Minnestrista Native Hopes for a Future with the Chicago Cubs

Most people look forward to summer as a chance to enjoy nice weather and take it easy. But Minnetrista native Rollie Lacy looked ahead to this summer as a chance to prove himself as a professional baseball player. His pro career began last year when the Chicago Cubs chose him as a pitcher in the 11th round of the Major League Baseball draft.

Lacy played his first baseball as a 4-year-old in Texas, where his family lived at the time; they moved to Minnetrista six years later. His fondest memories of the game date back to his Little League days, at Wolner Field in Mound, where Lacy could not only play with and against his neighborhood friends, but also sit in the press box and “announce” friends’ other ball games.

“It was the most fun baseball I’ve ever played,” says Lacy, whose parents, Tim and Claudia, still live in Minnetrista.

After winning all-conference and all-state honors at Holy Family Catholic High School in Victoria, Lacy earned a baseball scholarship to Creighton University in Omaha, a perennial power in the sport.

Lacy learned a lot from his first coaches—his dad, a former football player at St. John’s University, and his grandfather in Texas—and he was midway through high school when he realized he had a special talent for the game. He says his competitive spirit and affinity for being on the mound, controlling the game, took over, and he became a dominant high school pitcher.

At Creighton, Lacy augmented his natural ability by “learning to make the right pitches based on the situation, and working on my off-speed pitches,” he says.

He also took advantage of one of the most highly rated strength and conditioning programs in college baseball to help him mature physically. Along with weightlifting, he did a lot of distance running and wind sprints to learn “explosiveness and quickness. In pitching, all of the power comes from the legs,” he says.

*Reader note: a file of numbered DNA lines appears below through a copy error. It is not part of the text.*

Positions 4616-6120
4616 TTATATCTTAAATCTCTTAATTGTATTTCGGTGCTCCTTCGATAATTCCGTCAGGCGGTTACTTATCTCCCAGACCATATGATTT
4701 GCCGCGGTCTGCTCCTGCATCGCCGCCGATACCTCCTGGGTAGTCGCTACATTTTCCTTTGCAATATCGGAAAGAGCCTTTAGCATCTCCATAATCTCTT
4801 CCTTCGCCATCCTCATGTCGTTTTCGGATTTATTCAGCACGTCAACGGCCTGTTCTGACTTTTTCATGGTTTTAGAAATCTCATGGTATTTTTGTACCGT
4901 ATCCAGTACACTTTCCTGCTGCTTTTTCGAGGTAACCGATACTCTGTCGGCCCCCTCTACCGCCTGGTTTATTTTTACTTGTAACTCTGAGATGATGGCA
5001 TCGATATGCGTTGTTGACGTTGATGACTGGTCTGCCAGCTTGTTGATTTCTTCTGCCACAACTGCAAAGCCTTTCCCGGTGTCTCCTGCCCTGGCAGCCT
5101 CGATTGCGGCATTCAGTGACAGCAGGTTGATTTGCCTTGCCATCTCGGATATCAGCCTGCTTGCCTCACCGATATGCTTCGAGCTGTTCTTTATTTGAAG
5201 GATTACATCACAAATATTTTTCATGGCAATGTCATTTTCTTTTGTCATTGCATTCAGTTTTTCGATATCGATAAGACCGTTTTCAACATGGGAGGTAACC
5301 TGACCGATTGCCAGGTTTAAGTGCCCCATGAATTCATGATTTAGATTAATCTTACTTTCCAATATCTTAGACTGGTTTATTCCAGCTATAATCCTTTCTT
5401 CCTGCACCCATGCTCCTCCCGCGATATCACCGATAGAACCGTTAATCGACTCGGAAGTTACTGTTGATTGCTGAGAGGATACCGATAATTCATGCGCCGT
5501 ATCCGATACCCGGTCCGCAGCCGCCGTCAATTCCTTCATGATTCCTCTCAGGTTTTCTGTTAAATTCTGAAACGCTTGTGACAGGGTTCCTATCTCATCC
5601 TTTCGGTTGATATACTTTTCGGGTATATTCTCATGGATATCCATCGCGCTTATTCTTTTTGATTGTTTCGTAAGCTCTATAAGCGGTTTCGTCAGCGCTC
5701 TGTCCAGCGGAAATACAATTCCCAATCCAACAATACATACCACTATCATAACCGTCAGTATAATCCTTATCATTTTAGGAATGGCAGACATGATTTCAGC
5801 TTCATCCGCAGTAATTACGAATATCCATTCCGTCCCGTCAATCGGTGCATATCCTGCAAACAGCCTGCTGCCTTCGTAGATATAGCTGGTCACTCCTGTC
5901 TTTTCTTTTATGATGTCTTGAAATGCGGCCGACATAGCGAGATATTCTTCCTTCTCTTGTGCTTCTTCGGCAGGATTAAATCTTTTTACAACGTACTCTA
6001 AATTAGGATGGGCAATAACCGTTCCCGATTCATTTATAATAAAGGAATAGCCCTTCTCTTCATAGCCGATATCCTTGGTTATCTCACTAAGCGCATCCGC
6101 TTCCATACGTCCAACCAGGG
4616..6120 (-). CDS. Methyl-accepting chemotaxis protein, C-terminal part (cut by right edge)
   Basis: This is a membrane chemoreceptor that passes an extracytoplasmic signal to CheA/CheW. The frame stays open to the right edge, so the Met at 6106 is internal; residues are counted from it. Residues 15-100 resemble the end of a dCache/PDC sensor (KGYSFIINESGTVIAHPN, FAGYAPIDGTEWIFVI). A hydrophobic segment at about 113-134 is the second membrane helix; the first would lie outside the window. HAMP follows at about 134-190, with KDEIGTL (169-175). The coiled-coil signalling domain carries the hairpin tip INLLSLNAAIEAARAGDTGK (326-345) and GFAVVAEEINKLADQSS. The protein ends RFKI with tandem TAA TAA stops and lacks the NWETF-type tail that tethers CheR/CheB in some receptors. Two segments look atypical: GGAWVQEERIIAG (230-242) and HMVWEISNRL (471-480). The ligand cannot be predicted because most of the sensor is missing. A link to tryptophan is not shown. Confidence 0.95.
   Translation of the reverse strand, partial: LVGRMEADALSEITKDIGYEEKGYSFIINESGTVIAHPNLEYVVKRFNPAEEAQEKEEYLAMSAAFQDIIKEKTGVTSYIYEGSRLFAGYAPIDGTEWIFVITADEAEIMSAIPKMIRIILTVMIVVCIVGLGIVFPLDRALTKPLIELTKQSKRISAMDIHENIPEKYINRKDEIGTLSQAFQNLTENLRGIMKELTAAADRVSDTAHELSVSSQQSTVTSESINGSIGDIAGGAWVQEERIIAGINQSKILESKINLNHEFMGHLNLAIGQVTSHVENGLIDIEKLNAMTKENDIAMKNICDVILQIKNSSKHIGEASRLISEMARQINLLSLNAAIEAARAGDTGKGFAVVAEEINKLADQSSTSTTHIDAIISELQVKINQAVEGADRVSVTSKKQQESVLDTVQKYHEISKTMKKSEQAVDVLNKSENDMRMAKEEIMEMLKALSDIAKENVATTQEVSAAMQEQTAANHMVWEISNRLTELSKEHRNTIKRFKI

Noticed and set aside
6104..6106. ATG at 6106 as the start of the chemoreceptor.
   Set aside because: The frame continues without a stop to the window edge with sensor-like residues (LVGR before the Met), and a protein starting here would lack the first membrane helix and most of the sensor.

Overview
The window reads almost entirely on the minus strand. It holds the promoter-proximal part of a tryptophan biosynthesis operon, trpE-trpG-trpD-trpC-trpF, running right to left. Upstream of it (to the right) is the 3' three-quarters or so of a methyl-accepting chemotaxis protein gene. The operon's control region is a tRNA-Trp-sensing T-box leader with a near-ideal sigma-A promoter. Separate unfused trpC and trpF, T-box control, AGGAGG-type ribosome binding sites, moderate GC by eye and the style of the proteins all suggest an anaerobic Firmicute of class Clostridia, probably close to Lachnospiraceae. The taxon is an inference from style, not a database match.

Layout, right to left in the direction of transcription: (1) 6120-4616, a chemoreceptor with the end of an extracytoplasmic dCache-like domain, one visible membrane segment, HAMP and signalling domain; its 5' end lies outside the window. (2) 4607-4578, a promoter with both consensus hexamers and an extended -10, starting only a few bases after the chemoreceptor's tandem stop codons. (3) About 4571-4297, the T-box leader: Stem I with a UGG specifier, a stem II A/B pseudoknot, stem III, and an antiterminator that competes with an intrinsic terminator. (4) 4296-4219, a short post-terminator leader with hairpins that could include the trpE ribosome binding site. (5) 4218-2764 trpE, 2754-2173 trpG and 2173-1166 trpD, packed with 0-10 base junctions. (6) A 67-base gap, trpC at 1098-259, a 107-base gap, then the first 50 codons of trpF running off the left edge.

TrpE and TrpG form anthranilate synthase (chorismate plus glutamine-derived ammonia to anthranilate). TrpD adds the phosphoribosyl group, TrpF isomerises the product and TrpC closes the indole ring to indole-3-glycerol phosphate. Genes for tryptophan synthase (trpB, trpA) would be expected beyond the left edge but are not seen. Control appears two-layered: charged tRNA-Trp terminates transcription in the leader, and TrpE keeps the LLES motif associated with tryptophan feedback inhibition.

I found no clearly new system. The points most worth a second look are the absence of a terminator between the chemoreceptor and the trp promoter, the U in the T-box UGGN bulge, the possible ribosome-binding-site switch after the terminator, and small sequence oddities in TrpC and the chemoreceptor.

After signing a contract last summer, Lacy spent the second half of the season making his pro debut with the Eugene (Ore.) Emeralds, a Cubs Class A farm team. “It was exciting, nerve-racking, fun and a new frontier, all at the same time,” Lacy says. “It was good to get my feet wet and fun to see some of the guys I played with and against in college.”

This winter he spent time at a Cubs prospect camp in Mesa, Ariz., before heading to spring training. His goal for the season: “To prove I’m good enough to play at this level, contribute to the team and make it far into the playoffs,” he says.

One of the people Lacy credits with helping him develop as a pitcher was Brian Furlong, who coached him in 2016 and 2017 in his role as Creighton’s pitching coach. Furlong, now a coach in Illinois, says Lacy deserves the credit. “He came in as a red-shirt freshman and didn’t have a role on the Creighton team,” Furlong says. “But he committed himself to working his tail off and put himself in a position to become one of our starters for three years. A lot of it was his internal drive to continuously improve.”

Lacy hopes that drive will propel him to Wrigley Field.